Editorial: Goldkind’s refreshing contribution

He may be a long shot to replace Toronto Mayor Rob Ford, but criminal defence lawyer Ari Goldkind is at least making a productive contribution to the election campaign and debate.

In a recent profile in the Toronto Star, Goldkind openly acknowledged he’s advocating for higher taxes. “We pay far less [property tax] than anywhere else in Ontario by a significant average,” he said.

“I don’t care that people go nuts. I care about doing the right thing,” he added.

Obviously, it’s a risky thing to say from someone who nevertheless has less to lose than, for example, Olivia Chow. But it’s refreshing to hear given the current dreamland our political leaders have us living in, particularly during the current provincial election campaign. Premier Kathleen Wynne, while making several worthy proposals, has yet to present a concrete plan to eliminate the deficit. NDP Leader Andrea Horwath wants us to believe only big business and the very rich should pay. Conservative Leader Tim Hudak wants to decrease corporate taxes and dramatically cut civil service positions, something he suggests will magically spur private sector job creation.

In essence, the leaders either want someone else (other than their base of voters) to take the hit or, in the case of Wynne, are denying anyone should suffer even as the debt and deficit mount. The reality is that people want improved services and decent wages and there’s no magic solution to ensuring both under the current tax regime. There’s not that much waste in the system to make the deficit disappear and to the extent that there’s room to cut services, we’re still talking about someone’s vital program.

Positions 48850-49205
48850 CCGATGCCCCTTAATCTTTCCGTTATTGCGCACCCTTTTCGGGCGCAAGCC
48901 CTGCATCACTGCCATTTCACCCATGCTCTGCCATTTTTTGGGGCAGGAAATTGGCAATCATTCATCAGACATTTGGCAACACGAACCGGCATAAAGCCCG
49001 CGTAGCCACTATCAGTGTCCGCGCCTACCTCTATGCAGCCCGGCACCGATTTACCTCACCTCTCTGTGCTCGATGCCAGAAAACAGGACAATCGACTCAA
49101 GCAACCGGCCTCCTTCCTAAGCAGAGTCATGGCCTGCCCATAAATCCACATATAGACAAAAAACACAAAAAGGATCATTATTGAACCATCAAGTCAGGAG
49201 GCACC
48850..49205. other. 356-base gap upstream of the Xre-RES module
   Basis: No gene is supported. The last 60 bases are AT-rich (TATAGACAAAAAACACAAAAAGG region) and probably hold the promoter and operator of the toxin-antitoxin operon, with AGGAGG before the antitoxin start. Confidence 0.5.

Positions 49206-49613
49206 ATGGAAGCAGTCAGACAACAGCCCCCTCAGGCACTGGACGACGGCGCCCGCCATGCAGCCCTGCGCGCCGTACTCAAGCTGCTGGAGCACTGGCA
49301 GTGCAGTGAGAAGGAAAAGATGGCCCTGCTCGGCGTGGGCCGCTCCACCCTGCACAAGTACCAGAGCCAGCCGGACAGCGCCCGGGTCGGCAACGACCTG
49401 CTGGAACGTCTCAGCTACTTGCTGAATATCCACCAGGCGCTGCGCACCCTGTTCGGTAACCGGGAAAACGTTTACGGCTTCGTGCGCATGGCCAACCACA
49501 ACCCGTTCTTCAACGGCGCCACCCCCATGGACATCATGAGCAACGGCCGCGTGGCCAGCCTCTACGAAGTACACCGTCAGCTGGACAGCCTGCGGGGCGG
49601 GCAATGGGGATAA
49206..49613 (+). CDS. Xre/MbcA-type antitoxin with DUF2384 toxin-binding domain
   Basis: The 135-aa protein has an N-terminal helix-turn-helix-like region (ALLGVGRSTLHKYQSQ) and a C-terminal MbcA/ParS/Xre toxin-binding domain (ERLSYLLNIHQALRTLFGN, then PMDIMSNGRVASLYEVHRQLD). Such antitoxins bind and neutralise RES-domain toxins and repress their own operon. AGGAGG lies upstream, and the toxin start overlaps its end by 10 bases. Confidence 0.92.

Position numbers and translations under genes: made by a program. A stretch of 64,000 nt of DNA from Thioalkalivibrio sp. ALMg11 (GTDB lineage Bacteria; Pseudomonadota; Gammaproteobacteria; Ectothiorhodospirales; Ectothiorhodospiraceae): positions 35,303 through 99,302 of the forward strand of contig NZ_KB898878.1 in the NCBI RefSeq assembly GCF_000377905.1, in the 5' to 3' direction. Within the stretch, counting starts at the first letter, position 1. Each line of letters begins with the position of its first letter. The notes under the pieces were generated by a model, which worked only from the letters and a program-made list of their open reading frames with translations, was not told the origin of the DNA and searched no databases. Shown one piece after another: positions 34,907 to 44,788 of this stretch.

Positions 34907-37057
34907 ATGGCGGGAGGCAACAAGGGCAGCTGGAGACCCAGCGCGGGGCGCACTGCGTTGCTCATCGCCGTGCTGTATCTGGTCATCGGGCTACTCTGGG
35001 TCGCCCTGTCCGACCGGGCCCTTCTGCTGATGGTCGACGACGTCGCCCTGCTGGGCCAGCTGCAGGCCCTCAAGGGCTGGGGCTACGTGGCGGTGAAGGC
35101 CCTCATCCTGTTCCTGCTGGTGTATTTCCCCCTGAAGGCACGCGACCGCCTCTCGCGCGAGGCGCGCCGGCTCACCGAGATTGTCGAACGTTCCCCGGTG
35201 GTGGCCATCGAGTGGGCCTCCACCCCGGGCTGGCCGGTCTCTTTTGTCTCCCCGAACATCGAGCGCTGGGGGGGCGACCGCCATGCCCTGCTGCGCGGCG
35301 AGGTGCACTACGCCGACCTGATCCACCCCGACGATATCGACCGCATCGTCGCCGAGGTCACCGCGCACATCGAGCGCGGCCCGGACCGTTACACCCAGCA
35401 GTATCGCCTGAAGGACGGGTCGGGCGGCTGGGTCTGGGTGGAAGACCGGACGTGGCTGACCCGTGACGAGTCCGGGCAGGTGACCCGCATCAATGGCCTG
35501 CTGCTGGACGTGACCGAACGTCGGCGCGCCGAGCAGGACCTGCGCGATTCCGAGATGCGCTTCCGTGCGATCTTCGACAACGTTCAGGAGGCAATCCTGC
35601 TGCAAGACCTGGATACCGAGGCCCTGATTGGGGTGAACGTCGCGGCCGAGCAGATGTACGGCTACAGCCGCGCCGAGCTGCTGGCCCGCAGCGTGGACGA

That doesn’t mean there aren’t services to cut anyway, jobs to eliminate or wages to hold the line on. But a fair and reasonable solution to restoring Ontario’s fiscal health probably involves a shared burden of program reductions, wage restraint, and, yes, so-called revenue tools that affect more than just one small subset of society. What we need is a reasonable policy mix that looks for the best options for a balanced approach to resolving the deficit, investing in the economy, and maintaining vital services.

Hudak, of course, has acknowledged the need for very tough decisions but has tilted his policies way too far in one direction. It’s good, then, to see people like Goldkind at least acknowledging the tax side of the equation. We’d be in a better long-term position if other political leaders felt safe enough to follow suit.

For more, click here to see our video on Goldkind.
Glenn Kauth

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